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There is an interesting short article on book swapping sites in the Guardian, placing them in a ‘recycling’ context.
For eco-aware readers, the environmental benefits of swapping rather than buying are clear. In 2003, Greenpeace launched its book campaign, producing evidence that the UK publishing industry was inadvertently fuelling the destruction of ancient forests in Finland and Canada. It found that one Canadian spruce produces just 24 books, which means that if you get through one book every two weeks your reading habits destroy almost one large tree every year. (In the same year, Greenpeace persuaded Raincoat Books to produce the Canadian edition of Harry Potter and the Order of the Phoenix on recycled paper, saving an estimated 39,000 trees.) But despite the campaign, only 40% of the UK book industry has introduced paper with a high level of recycled content, largely choosing to use paper certified by the Forest Stewardship Council instead.
Beyond using the country’s dwindling network of libraries, until recently the opportunities for exchanging paperbacks have been limited to friends, community schemes and book groups. But in the past two years, a spate of online book-swapping sites have emerged. Inspired by the goodwill schemes operated by hostels around the world, whereby travellers can leave behind books they have read and pick up something new, these sites generate little profit for their founders. The books are swapped directly between users, who pay the postage; the sites simply facilitate the meeting and identifying of potential exchanges. [Charlotte Northedge on book-swapping websites | Environment | The Guardian]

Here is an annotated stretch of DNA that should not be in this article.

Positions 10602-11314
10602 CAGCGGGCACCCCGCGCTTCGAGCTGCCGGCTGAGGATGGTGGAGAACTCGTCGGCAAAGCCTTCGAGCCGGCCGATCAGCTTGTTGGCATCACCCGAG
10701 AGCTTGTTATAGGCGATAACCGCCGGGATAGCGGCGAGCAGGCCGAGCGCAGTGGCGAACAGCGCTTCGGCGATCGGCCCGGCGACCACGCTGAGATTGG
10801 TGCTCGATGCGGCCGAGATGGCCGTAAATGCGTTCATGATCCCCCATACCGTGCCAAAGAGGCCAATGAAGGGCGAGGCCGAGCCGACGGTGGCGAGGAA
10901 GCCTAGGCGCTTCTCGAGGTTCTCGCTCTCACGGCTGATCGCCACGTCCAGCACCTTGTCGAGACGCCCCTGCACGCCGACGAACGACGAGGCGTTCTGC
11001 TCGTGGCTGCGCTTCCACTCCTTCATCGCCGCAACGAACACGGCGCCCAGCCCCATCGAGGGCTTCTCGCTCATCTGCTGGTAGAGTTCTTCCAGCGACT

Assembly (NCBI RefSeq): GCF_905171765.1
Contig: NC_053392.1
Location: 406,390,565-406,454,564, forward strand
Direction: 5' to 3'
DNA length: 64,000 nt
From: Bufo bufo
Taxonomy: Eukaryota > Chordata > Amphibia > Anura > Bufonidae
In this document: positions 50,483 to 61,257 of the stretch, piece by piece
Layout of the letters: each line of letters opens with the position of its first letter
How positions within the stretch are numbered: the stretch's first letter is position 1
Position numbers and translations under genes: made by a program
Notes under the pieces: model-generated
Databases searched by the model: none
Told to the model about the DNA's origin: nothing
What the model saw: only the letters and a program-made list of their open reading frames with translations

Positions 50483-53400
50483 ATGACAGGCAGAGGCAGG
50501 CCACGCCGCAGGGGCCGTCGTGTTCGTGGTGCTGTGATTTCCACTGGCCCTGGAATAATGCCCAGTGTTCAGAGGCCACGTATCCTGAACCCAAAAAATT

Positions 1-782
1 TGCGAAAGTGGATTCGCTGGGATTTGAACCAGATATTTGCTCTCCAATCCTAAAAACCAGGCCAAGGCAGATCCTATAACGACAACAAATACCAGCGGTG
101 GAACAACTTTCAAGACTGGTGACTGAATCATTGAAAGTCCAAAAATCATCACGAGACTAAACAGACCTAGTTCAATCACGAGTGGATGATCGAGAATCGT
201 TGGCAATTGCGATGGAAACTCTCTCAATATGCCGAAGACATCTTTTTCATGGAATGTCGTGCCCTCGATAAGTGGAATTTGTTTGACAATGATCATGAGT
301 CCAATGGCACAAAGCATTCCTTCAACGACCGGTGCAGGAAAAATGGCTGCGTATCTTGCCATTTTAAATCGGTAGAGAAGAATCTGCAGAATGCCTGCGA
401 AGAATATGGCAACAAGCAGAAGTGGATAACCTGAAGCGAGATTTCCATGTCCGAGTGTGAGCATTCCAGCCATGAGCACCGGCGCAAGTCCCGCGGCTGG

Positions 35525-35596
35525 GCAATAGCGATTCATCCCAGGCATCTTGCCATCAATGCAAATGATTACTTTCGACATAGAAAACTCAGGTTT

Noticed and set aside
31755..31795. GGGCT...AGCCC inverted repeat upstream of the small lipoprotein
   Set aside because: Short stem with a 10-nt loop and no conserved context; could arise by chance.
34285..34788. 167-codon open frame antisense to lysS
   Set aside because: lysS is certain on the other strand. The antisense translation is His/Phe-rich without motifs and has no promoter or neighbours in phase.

I was surprised to read the following:
Of course, those churches and charity shops that made money from second-hand book sales stand to lose out, as do the publishing industry and authors. “In the music industry, this kind of thing would be called ‘file sharing’, and technically illegal,” the author Jeanette Winterson wrote of book-swapping sites recently. [Charlotte Northedge on book-swapping websites | Environment | The Guardian]
One of the more interesting things to me about the mass digitization initiatives is that they have highlighted that libraries do not ‘own’ many of the books in their collections, if by ‘own’ we mean the ability to repurpose at will. Of course, they do own the cost of processing and making them available, and of storing them over time, but for the larger part of their collection, there are limits on what they can do with the content.